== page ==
Left camp 9:30 a.m., arrived lunch 12:30 p.m., and took hike, arrived new camp 5:20 p.m. Traveled about 10 miles in about 3 1/2-4 hours on water; easy to moderate paddling.

From lunch stop at northern most point from first camp we hiked up adjacent hill to about 2000-foot level (from 1150 at river). Trip about one hour up, 1/2 hour at top, 45 minutes down, roundtrip 2 1/2 miles. After skirting a small low lying marshy area near river and a short section of woods at base of hill, all easy alpine tundra hiking. Beautiful view from top-could see put-in lake, Half-cabin Lake, Mulchatna river up to Bonanza Hills, south end of Whitefish Lake and Alaska Range to northeast. On top, found couple of grassy, soft patches on ridge tops - probably old raptor nests.

River slow, meandering, peaceful. Easy Class I. 20-25 yards wide, average 4' deep with many deeper holes over 6'. Visibility around 3 1/2 feet. Overnight rose 2" but looks like recently dropped about one foot. Two-three mph current. Bottom gravelly and silty.

Saw female harlequin, merganser traveling together, 10 adult and 17 young white-fronted geese, red-throated loon, and mink. We got very close to young cow moose along river; also observed two different pair osprey and active nests in spruce treetops adjacent river. Also saw rough-legged hawk, red-tailed hawk. Bear tracks and lots of beaver sign around new camp.

Smaller birds observed included northern shrike, yellowlegs, myrtle warbler, spotted sandpiper, ruby-crowned kinglet, red-poll, and water thrush (see attached bird list by Rich Gordon).

Rich R. had no luck fishing at new camp with flies.

Still mostly white spruce and alder along river. Occasional open black spruce-tundra. On hike saw Kenai paper birch and aspen on hillside. On hike lots of prickly rose, cloudberries, bearberries, Labrador tea, dwarf birch, harebell, and bunchberries.

Campsites plentiful on bars at bends but dried silt rather than sand on top of gravel. Spaded up-with canoe paddle makes good bed.

Bugs again thick at camp although moderate on river.

July 10

Sunny, beautiful day -high in 70's; 8:20 a.m., air 57F, - water 53; 7:15 p.m., air 70, water 62.

Left camp 10:00 a.m., arrived new camp 5:30 pm. Traveled 17 miles in about five hours on water; easy to moderate paddling.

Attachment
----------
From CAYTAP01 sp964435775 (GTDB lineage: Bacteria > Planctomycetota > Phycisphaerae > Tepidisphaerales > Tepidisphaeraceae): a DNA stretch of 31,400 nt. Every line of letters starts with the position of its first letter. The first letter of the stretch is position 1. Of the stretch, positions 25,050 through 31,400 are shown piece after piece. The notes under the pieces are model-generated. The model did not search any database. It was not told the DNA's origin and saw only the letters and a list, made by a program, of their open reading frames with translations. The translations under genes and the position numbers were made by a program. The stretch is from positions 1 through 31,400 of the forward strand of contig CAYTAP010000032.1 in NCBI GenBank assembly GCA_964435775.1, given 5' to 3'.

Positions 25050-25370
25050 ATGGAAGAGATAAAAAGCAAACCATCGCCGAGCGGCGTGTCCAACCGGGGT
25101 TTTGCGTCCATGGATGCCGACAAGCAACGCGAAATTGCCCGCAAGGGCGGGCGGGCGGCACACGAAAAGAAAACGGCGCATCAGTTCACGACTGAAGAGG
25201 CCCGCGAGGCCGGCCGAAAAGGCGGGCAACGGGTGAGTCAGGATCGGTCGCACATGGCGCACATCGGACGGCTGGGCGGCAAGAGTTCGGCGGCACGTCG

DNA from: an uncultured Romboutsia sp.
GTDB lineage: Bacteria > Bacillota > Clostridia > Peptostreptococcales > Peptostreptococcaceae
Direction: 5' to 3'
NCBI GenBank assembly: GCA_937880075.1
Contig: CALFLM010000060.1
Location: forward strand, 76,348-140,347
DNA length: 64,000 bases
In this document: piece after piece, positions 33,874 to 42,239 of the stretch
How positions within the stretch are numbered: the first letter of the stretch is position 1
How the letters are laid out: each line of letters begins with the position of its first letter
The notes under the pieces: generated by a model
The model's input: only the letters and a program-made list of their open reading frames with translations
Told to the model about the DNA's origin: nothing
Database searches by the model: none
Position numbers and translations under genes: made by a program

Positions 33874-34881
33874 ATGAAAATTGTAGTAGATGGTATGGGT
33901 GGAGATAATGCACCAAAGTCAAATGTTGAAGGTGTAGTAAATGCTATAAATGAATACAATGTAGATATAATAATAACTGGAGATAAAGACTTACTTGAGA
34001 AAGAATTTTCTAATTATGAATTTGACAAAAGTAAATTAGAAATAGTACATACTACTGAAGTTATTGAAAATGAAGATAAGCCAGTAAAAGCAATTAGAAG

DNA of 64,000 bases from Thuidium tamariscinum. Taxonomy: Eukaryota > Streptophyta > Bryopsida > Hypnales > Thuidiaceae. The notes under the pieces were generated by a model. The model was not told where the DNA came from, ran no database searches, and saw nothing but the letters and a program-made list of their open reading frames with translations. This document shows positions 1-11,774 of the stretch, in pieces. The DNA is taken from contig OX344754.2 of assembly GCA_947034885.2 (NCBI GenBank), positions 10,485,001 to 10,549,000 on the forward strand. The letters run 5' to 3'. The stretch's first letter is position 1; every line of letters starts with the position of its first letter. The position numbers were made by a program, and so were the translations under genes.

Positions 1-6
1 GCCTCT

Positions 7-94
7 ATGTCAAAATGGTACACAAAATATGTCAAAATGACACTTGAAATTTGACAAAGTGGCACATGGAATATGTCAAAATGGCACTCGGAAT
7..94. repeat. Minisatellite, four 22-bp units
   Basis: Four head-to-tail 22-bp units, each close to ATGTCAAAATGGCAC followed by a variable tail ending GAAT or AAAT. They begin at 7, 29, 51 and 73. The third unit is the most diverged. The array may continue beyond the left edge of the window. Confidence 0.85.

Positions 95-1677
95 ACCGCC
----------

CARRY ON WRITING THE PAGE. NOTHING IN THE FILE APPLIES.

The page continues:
First eight miles from camp slow, meandering, glassy water, 2 mph current, deep 5-6' and over. Then one mile of Class I rapids beginning as river is flanked by small bluffs in section 13 T. 8 N., R. 33 W. Constricted channel with glacial erratic and bedrock ledges -easily navigated. One mile into the rapids the river swings southward after a large bend in Section 13, cuts through a ridge with a
2-3' drop in the river. Bedrock is exposed here in several small rocky ledge drops stretching across most of the river. On the west side is one large chute obstructed on one side by a huge boulder. The only real passage is through one side of the chute-Class III Both rafts got through the one fairly small, safe slot on edge of huge haystack below boulder obstruction. One raft took on several gallons of water.

Below this major rapid is another mile of swifter, Class I whitewater with easily avoided rocks in channel. Below whitewater, river somewhat swifter than before but otherwise very similar to above. At new camp 25-30 yards wide, 3-4' deep, 3-4 mph current. Through and below rapids bottom quite different with baseball sized rocks and more gravel as opposed to silts.

Several nice views of hills to north and west today. Rapids area with 50' bluffs and ridges lining river, very scenic.

In rapids section some birch,, couple balsam poplar. Below. bluff area more willow along banks but still mostly alder, spruce. Also wild iris, Siberian asters, Jacobs ladder, wild geranium, dwarf fireweed, shrubby cinquefoil.

In rapids area saw rare race of white great horned owls, Wapacuthu horned owls. Also today saw cliff swallows, loon, mergansers, three beaver. Heard two moose in brush. Saw otter, wolf, bear, and moose tracks along river.

Four king salmon seen. One 15" grayling' caught at new camp after hour of fishing. Bugs bad at camp. Lots of campsites on bars, but bars 1 to 2 miles apart.

July 11

Rain during night. Partly cloudy all day, light upriver wind, high near 70". Nine p.m., air 61F, water 60.

Left camp 9:30 a.m., arrived new camp 5:30 p.m., about two miles above Chilikadrotna. Traveled 21 miles in roughly 5 1/2 hours on water, easy to moderate paddling.

River consisted of long 2-3 mph pools broken by shorter 3-4 mph riffles. Pools 5-6 + feet deep, riffles 1-3" deep. Thirty yards wide, fewer gravel bars. Bottom and bars mostly baseball to softball sized rocks. Visibility 3-4 feet. Big
Bonanza Creek confluence just a slough with no noticeable current.

Saw couple birch along river, more willow than previously, still mostly alder and spruce (black and white). Lots of marshy, grassy areas adjacent river. Campsites not plentiful but no problem.

In morning saw pair of red-tailed (or Harlan) hawks and nest with at least one young - nest in top boughs of trees, not on tip-top like osprey. Just downstream saw another similar nest though inactive. Saw lone osprey, single red-tailed and possibly nest, young mottled bald eagle. At new camp another red-tailed hawk and active nest. Also red-throated loons and widgeon. Bull moose came out on river bar at new camp. Saw mink along river, lots of beaver lodges. Saw several chum salmon, also whitefish, grayling in back channel. At new camp Rich R. caught three rainbow trout, 15", 11", and 18". Fifteen incher had young bird, & sculpin in stomach (which in turn had a smaller sculpin in its stomach which, in turn, had a stone fly in it).